TOMORROW Jack Straw equals his famous predecessor Barbara Castle’s 33 years, 9 months and 27 days as Blackburn MP. Bill Jacobs speaks to him and assesses both of their careers as constituency MP and senior Westminster politicians.
JACK Straw paused before saying: “I think I am going to stand at the next General Election in 2015.
“Provided I am fit and healthy in mind and body.”
He seems stunned not at the question but the full realisation that tomorrow he will have been MP longer than his mentor Barbara Castle - one of the great figures of 20th Century politics.
He’s cooking his chicken at his modest flat in Blackburn between constituency surgeries and collecting wife Alice off the London train at Preston as the impact dawns.
He said: “Goodness, I never thought I would last longer than Barbara. She was an immense political figure both in Blackburn and nationally. She would have made a great first woman Prime Minister.
“She came to Blackburn in 1945 and got the money needed to rebuild the town’s economy. It was in a dire state after the war, starved of investment with the cotton industry collapsing. She helped rebuild local industry, create jobs and build new the houses needed at the time.
“She changed the town for the better.”
Mr Straw was not surprised she quit Parliament after being sacked from the cabinet but he was surprised when told that she wanted him to take over.
He had tried for several winnable seats after fighting a hopeless campaign in Kent but, has no regrets about being MP for Blackburn: “I love being an MP and I love being MP for Blackburn.
“When I first thought of politics as a career aged 13, I thought I would end as MP in the South. Being MP for Blackburn has kept my feet on the ground even when in cabinet.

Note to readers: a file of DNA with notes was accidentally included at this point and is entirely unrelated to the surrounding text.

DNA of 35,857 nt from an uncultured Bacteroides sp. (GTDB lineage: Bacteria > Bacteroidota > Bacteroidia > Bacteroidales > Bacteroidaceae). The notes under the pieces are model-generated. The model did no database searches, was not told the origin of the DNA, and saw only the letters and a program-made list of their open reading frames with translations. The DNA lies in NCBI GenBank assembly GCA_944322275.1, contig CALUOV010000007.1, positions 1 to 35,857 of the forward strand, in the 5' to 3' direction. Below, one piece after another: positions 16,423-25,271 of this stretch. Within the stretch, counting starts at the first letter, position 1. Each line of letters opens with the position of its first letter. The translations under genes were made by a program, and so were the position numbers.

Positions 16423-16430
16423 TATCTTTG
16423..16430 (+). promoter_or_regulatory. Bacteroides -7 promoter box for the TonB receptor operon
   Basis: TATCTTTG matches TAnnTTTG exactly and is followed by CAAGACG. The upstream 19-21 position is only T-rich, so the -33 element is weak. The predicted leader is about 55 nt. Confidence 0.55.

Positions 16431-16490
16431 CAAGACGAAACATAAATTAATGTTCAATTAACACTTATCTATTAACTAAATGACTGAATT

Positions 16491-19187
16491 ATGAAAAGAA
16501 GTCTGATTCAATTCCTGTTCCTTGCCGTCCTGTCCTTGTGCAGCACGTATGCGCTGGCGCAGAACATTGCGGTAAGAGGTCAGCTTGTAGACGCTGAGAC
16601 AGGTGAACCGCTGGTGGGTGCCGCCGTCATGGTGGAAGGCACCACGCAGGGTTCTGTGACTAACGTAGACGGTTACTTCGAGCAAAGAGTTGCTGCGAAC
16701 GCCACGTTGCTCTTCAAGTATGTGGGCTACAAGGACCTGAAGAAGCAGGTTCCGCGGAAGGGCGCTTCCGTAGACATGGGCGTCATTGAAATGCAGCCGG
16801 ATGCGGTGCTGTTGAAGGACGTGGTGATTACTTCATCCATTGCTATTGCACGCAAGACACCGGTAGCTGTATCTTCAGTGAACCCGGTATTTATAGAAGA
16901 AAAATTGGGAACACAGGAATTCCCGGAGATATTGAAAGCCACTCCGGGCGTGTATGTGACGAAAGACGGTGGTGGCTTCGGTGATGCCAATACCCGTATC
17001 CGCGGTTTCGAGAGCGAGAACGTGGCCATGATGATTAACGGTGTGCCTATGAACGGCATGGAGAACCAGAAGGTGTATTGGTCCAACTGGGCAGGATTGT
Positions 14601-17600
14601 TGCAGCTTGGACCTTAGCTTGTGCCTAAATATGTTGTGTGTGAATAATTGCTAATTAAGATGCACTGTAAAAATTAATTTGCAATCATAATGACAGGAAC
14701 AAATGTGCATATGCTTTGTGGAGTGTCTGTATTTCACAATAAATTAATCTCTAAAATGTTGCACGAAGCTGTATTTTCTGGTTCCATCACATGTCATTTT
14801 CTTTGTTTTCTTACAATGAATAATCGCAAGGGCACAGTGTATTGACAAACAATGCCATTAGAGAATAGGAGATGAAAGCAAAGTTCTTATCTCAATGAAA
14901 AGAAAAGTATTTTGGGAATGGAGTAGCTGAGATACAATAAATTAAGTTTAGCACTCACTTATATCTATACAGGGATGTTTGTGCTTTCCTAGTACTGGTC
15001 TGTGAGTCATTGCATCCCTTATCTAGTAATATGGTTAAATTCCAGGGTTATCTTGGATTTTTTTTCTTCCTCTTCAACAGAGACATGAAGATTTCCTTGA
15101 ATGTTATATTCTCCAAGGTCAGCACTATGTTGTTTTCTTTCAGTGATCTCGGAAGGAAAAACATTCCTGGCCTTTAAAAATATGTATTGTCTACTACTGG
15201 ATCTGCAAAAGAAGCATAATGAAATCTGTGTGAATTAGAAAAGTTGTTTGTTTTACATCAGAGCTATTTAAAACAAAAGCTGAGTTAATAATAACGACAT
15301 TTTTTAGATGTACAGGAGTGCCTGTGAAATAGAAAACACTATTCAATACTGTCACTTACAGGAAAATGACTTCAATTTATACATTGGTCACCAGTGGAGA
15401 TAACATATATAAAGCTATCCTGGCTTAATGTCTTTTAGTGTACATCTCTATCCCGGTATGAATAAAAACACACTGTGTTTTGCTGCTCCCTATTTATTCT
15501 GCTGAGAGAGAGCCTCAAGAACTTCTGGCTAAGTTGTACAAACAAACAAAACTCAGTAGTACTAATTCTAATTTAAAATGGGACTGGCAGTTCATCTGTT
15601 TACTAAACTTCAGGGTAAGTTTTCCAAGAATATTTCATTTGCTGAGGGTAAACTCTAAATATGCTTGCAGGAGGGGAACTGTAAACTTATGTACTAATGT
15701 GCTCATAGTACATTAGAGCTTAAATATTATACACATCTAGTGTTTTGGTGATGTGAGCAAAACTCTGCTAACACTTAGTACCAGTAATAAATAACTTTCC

“In 1983 under Michael Foot, I really thought I would lose, and took to my soap box in the town centre so the election was about me and not about Labour.
“After that I kept it and grew to enjoy it although I get collywobbles before getting on it and a fair amount of abuse when I am.
“Most people think my big mistake was supporting the Iraq war, but while I regret the loss of life involved, I don’t regret the fall of Saddam. Had he still been there, Iraq would have been a killing field and the Middle East an even more unstable place.
“I am unreasonably in favour of anyone who lives in Blackburn. If I just favoured our South Asian community, as some suggest, I would not have backed the war or made my comments about the veil.”
His own biggest achievements? Bringing the M65 finally after a ten year delay to Blackburn in 1990 and making anti-social behaviour a political and police priority, an idea conceived with the town’s Superintendent Eddie Walsh because of problem families in the constituency.
Another pause, before he adds: “I am proud to have followed Barbara and exceeded her time as MP. I have tried to be a worthy successor to her.”
She has Barbara Castle Way named after her, what does he fancy: “I’ve no idea. It would be nice to be remembered but they normally do that after you’re dead, so I’ll leave it to others.”
Born: August 3 1946 in Buckhurst Hill, Essex.
Educated: Brentwood School; Leeds University.
Personal life: Married twice. Two children, William and Charlotte, by second marriage to Alice in 1978.
Occupation: barrister, political researcher.
Blackburn MP: May 3 1979 to now.
Elections won: Eight.
Cabinet jobs: Four - Home Secretary, Foreign Secretary, Leader of the Commons, Lord Chancellor and Justice Secretary.
Achievement as MP: Bringing the M65 to Blackburn in 1990 and linking the town and East Lancashire to the motorway network.
Achievement at Cabinet Minister: Putting anti-social behaviour on the political and policing agenda as Home Secretary in 1997.
Worst moments: The 1983 Labour ‘suicide note’ and 2005 post-Iraq invasion elections when he expected to lose his seat.
Books: Autobiography: Last Man Standing.
Born: October 6th 1910 in Chesterfield, Derbyshire. Died: May 3 2002.
Educated: Bradford Girls Grammar School; St Hugh’s College Oxford.
Personal life: Married to Ted from 1944 to 1979. No children.
Occupation: Daily Mirror journalist.
Blackburn MP: July 5 1945 to April 7 1979 Elections won: 10: Cabinet jobs: Four - Overseas Development Secretary; Transport Secretary; Employment Secretary and First Secretary of State; Social Services Secretary.
Achievement as MP: Winning the investment to rebuild Blackburn’s industry and housing after World War Two as the cotton industry collapsed.
Achievement at Cabinet Minister: Introducing the breathalyser as Transport Secretary in October 1967, launching the campaign against drink driving.
Worst moment: Being unexpectedly sacked from the cabinet by new Prime Minister Jim Callaghan in April 1976.
Books: The Castle Diaries.